Jane Got a Gun Review
A lot of great movies that I wanted to see were released at the end of last year and the beginning of this one. I was able to see most of them, but one film, in particular, turned out to be very difficult to track down. That film was Jane Got a Gun, a Western loosely based on the 1970’s film, Hannie Caulder.
Jane Got a Gun only got a limited release in theaters, but it was plagued with problems since work on the project began. I was reading up on the production, and apparently the screenplay was completed (and really liked!) in 2011, even featuring on the Blacklist, a list of the most well-liked unfilmed scripts of the year. The film was shot in 2013, but there were a variety of disagreements between the cast and crew, and many changes were made before filming.
The screenplay for Jane Got a Gun was written by Brian Duffield, Anthony Tambakis, and Joel Edgerton; it was directed by Gavin O’Connor, and there were many producers on the project. The film stars Natalie Portman (who also worked as a producer) as Jane Ballard, Joel Edgerton as Dan Frost, Ewan McGregor as John Bishop, and Noah Emmerich as Bill (Ham) Hammond.
However, Jane Got a Gun’s road to the screen was a bit of a rocky one. This film was plagued by issues; even in December 2015, there were people doubting if this film would ever be released. Michael Fassbender was originally cast as Dan, with Joel Edgerton as Bishop. Michael Fassbender had conflicts with X-Men: Days of Future Past, and reportedly clashed with director Lynne Ramsay (who would later leave the project). He was replaced by Joel Edgerton, who was replaced by Jude Law.
When Ramsay left the project after a serious dispute, so did Law. As Law and Ramsay left very close to the day filming began, this caused some issues. Jude Law was replaced by Bradley Cooper, who was forced to drop out as well due to other commitments. Gavin O’Connor was hired as director, and eventually, Ewan McGregor was hired as Bishop.
Despite all that, I think this movie was well worth the watch. Jane Got a Gun reminded me a lot of the film 3:10 To Yuma because they played with who were the good people and who were the bad people. There were a lot of gray characters; Jane’s husband, Ham, is an outlaw, but does that make him a bad person? Dan Frost is generally a good guy but he makes mistakes.
Even when I found myself wishing that characters would make other choices, I could see where they were coming from. I think this stems both from the wonderful script and the wonderful acting. The relationships, the tensions, the pain…it all came alive. Plus, the film was beautifully shot and the music was just the right amount of epic and tragic.
Jane Got a Gun is set in New Mexico and is the story of Jane Hammond, the wife of wanted outlaw Bill (Ham) Hammond. John Bishop and his gang have been trying to track down the couple for years, and, finally, they find Ham. After the Bishops shoot Ham, leave him in terrible condition, and warn Ham that they’ll find them, Jane realizes that she can either run away or fight Bishop and his men.
Deciding to fight the Bishop Boys, Jane enlists the help of her former fiancé, Dan Frost, to help her fight. Although reluctant to help Jane and her husband, Dan goes with her to defend her home. Together, they confront not only John Bishop but their own pasts.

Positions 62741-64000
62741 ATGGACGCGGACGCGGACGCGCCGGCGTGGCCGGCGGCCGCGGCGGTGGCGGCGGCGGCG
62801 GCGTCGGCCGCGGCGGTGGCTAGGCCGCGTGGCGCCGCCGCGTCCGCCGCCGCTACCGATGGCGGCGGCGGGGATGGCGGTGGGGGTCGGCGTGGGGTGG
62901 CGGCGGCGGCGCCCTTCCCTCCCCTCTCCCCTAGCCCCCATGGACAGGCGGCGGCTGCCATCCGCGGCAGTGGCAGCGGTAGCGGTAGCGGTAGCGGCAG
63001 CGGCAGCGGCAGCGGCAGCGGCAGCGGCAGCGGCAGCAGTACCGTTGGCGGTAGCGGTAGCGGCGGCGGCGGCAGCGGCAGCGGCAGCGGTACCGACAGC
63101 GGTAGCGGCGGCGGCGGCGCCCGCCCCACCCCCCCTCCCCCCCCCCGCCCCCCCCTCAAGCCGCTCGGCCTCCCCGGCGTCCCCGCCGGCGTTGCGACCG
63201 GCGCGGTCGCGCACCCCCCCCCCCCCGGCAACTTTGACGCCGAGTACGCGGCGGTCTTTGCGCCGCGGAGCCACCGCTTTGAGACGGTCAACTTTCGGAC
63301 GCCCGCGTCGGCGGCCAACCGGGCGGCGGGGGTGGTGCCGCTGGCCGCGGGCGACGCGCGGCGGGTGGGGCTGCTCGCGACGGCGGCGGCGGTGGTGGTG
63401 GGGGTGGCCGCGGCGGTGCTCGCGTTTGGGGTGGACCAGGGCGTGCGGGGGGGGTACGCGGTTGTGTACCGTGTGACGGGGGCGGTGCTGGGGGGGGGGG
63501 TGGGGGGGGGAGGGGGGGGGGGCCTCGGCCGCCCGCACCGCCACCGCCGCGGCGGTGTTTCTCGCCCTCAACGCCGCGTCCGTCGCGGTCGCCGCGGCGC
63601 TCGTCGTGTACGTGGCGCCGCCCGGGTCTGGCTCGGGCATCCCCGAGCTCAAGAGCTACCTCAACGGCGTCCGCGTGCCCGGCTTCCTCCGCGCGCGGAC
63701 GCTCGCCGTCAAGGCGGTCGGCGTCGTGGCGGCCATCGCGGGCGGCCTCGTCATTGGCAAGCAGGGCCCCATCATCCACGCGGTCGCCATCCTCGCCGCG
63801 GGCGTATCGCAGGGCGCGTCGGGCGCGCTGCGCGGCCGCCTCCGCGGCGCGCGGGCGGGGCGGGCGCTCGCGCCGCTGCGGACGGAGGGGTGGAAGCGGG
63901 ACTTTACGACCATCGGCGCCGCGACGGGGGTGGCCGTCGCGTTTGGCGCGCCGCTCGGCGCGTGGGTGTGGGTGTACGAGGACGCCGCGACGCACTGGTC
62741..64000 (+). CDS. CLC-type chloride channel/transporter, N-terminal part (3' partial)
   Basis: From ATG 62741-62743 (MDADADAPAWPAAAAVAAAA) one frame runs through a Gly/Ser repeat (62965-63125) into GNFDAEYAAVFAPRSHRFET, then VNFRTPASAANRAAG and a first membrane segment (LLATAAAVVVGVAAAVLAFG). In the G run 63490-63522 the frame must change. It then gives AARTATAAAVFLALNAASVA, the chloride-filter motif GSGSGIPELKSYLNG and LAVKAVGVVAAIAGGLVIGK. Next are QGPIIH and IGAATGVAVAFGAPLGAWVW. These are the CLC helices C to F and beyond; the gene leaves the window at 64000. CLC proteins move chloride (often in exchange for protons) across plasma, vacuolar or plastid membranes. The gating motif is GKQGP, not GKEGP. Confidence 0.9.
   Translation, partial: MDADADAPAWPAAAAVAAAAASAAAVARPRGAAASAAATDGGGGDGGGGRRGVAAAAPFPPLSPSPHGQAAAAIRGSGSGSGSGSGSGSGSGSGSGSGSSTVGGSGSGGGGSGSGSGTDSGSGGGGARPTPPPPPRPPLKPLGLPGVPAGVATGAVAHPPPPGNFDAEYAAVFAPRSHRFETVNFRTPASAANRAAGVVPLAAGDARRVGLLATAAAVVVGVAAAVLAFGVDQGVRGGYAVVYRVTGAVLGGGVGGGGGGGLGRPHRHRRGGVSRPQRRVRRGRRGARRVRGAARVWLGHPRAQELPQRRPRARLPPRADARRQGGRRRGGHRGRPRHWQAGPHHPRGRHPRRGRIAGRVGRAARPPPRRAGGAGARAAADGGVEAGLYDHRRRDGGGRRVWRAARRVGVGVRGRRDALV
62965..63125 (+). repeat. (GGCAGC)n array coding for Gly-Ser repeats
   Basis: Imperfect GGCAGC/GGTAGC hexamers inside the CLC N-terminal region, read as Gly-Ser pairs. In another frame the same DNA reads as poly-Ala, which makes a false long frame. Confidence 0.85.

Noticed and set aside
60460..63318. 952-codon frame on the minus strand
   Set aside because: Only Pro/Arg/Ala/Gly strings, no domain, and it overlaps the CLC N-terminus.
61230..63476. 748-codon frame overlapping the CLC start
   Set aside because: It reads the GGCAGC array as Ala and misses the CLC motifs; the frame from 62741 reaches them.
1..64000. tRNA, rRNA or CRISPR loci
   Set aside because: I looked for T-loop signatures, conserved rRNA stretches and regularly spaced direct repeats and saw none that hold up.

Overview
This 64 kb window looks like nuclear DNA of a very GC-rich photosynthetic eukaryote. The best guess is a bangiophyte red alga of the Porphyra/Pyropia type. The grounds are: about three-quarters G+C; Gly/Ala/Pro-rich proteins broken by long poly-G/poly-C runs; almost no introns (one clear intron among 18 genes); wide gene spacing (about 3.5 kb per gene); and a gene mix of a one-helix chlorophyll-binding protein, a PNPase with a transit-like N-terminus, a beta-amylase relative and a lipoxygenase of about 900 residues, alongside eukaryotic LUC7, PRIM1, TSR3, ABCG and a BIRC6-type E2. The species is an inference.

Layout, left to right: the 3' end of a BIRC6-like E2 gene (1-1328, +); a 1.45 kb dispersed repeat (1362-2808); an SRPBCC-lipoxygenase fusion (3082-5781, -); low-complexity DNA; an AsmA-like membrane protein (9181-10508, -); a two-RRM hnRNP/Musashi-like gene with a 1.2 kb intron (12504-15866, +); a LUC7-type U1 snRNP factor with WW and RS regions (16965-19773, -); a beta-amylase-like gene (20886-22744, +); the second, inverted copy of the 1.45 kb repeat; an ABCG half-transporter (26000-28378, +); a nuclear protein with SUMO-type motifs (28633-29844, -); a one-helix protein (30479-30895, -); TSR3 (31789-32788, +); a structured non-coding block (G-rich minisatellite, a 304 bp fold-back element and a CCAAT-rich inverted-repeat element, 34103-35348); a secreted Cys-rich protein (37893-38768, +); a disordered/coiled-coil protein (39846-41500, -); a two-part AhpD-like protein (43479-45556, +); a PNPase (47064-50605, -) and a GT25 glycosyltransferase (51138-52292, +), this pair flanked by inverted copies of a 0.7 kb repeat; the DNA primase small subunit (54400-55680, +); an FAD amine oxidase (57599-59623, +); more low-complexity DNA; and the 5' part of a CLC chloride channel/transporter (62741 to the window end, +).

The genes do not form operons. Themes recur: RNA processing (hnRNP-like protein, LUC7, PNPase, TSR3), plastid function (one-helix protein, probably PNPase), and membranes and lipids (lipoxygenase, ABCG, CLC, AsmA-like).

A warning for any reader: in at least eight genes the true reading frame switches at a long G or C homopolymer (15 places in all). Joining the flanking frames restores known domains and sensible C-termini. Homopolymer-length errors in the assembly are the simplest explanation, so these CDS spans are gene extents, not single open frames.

Without giving too much away, Dan had left to fight in the Civil War, and, thinking he was dead, Jane took their daughter Mary out West to create a new life for the two of them. However, Jane’s road took some twists and turns she had never imagined.
As the film continues, we are able to piece together more of the story of Jane, Dan, Bishop, and Ham. It’s more complex than we think, and I liked how the backstory was teased out as the film went on. Because of the way it unfolds, I don’t want to give you any more details than that, even with the romance. I will say that it was a well laid out and thoughtful romance that I, personally, thought worked out as well as it could have for the characters involved. I was satisfied with the ending, though it was bittersweet.
I read a criticism (seriously, I’ve been wanting to see this movie for such a long time, I’ve been reading about it) that Jane is a weak female character, and I would disagree. She was a young single mother in the American West after the Civil War; her options were very slim. I appreciated that they didn’t try to sugarcoat the dangerous situations she was in. Although it was horrible to think of, it helped the audience understand Jane. She was put in a tough situation, taken advantage of, but still did the best she could.
One of Jane’s defining traits is that she is a very loving and protective mother, which also made her feel real. Sure, Jane can shoot, but she’s defending her family. She’s not the typical strong character, but she is tough when she needs to be. She knows when she can handle things, and when she needs to get help, and I think that makes her even more compelling.
At least, that was how I saw it.
I loved this movie, from the pacing to the acting to the music to the bittersweet ending, it just worked. It’s not a perfect movie, but it’s a good one. If you like western period pieces that are also dramas with a healthy helping of action and strong female characters, you’ll probably enjoy Jane Got a Gun. It’s the story of a woman who is determined to face her past and protect her family at all costs, presented in a dark but compelling film. Check out my content warning before watching, though; the film is rated R for a reason.
CONTENT WARNING: Jane Got a Gun is rated R, so be aware of that. There is quite a bit of violence, some foul language, hints of assault and trauma in Jane’s past. Some threats are also made to her in the film.
Photos: The Weinstein Company, Relativity, BSFG Productions, and Handsome Charlie.
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